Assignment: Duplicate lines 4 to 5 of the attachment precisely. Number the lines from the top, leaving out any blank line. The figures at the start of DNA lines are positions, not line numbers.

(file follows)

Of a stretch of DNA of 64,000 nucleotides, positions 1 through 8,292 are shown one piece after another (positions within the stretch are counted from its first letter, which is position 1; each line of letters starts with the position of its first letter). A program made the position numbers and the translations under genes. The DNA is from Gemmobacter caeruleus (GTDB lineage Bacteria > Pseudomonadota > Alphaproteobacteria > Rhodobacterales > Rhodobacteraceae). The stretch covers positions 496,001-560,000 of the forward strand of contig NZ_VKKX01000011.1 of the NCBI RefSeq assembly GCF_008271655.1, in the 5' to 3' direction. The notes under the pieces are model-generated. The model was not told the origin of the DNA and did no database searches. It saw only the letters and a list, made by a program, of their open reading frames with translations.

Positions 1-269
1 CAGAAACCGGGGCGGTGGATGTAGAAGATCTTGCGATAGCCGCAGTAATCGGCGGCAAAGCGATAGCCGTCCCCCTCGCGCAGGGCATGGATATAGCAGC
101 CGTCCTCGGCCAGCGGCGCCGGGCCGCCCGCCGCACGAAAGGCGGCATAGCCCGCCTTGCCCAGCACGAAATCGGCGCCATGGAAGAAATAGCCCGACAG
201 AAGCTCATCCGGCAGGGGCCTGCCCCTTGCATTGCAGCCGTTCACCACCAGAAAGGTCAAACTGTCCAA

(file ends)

101 CGTCCTCGGCCAGCGGCGCCGGGCCGCCCGCCGCACGAAAGGCGGCATAGCCCGCCTTGCCCAGCACGAAATCGGCGCCATGGAAGAAATAGCCCGACAG
201 AAGCTCATCCGGCAGGGGCCTGCCCCTTGCATTGCAGCCGTTCACCACCAGAAAGGTCAAACTGTCCAA